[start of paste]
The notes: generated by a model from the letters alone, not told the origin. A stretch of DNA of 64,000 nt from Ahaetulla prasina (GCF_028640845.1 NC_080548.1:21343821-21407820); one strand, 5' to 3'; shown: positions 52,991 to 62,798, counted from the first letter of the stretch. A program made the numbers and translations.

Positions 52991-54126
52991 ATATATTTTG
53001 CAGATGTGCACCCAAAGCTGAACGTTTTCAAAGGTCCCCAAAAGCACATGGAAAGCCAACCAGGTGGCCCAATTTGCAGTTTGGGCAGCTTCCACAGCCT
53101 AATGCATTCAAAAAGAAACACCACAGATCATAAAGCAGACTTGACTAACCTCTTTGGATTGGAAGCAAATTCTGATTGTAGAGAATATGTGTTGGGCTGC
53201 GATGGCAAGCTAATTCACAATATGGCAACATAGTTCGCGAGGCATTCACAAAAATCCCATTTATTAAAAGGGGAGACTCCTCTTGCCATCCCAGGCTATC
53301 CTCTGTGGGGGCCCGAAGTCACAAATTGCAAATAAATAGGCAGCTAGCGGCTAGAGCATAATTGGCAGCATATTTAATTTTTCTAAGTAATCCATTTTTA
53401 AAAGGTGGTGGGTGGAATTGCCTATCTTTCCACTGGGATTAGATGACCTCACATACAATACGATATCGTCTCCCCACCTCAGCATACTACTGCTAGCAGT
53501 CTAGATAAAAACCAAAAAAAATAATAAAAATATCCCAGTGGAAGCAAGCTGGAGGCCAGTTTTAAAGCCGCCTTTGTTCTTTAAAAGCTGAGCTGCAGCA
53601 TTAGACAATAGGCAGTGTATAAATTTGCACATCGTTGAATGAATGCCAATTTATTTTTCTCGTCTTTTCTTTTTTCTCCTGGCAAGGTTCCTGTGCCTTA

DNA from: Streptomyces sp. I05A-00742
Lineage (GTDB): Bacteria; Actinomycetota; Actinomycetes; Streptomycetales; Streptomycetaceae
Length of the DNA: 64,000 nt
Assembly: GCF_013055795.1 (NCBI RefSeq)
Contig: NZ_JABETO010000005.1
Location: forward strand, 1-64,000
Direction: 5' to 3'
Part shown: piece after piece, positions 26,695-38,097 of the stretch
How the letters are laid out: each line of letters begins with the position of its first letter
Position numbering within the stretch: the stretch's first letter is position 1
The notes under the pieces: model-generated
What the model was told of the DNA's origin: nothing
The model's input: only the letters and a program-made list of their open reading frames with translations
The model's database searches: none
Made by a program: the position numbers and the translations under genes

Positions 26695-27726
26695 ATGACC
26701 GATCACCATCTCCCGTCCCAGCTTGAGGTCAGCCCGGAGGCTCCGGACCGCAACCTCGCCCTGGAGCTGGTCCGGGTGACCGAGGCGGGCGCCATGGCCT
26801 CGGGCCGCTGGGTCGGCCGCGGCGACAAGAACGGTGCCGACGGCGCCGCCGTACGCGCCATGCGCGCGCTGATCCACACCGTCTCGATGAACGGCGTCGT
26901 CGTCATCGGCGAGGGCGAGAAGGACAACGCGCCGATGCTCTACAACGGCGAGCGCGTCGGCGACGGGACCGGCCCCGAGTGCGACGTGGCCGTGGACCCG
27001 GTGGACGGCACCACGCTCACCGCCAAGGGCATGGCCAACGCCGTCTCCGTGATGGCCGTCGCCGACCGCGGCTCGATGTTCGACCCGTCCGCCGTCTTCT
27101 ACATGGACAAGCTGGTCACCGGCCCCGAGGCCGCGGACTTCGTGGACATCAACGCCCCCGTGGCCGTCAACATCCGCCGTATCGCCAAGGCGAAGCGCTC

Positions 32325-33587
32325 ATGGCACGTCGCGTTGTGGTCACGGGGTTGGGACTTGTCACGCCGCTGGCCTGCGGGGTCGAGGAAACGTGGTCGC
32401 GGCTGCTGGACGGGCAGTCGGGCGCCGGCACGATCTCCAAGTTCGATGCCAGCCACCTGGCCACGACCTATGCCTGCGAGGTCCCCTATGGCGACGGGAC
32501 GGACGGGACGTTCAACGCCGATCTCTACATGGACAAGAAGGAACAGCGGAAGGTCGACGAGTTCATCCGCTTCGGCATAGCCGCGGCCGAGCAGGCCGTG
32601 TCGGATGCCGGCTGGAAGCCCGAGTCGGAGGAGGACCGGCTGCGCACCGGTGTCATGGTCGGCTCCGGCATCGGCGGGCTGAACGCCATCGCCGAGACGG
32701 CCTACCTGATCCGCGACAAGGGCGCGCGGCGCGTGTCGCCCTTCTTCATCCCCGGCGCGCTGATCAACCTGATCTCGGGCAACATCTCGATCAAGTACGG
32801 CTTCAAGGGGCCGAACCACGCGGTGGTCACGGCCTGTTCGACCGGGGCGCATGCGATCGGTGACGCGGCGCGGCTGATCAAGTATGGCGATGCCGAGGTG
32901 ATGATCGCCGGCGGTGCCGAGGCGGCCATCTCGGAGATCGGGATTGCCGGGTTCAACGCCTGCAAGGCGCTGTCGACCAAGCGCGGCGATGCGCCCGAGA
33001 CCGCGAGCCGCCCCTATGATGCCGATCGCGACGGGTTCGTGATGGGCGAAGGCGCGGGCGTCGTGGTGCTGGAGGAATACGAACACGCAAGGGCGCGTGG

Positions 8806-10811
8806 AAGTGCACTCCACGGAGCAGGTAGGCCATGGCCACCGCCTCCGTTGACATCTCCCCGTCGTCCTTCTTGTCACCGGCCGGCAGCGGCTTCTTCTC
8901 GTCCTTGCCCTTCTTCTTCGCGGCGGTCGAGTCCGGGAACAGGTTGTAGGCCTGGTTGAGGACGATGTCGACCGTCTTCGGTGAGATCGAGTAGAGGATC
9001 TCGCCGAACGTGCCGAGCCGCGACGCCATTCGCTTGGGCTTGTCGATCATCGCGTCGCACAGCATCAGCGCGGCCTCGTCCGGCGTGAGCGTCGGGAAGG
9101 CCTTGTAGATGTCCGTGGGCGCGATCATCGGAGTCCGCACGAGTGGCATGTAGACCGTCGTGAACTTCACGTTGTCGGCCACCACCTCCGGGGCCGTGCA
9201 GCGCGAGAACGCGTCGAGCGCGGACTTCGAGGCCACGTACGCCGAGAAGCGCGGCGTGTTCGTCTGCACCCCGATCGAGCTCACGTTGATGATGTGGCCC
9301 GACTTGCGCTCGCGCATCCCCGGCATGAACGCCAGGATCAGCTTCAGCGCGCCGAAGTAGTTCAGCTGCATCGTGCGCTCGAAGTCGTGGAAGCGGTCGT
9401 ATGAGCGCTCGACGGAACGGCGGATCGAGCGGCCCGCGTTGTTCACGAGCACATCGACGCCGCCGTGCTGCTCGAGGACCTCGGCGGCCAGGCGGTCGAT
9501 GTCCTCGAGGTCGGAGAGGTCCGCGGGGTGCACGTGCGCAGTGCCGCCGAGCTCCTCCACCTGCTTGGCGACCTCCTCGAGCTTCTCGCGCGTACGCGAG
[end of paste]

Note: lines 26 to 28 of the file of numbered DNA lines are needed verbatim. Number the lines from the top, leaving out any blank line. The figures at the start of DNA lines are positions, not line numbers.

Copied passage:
Positions 26695-27726
26695 ATGACC
26701 GATCACCATCTCCCGTCCCAGCTTGAGGTCAGCCCGGAGGCTCCGGACCGCAACCTCGCCCTGGAGCTGGTCCGGGTGACCGAGGCGGGCGCCATGGCCT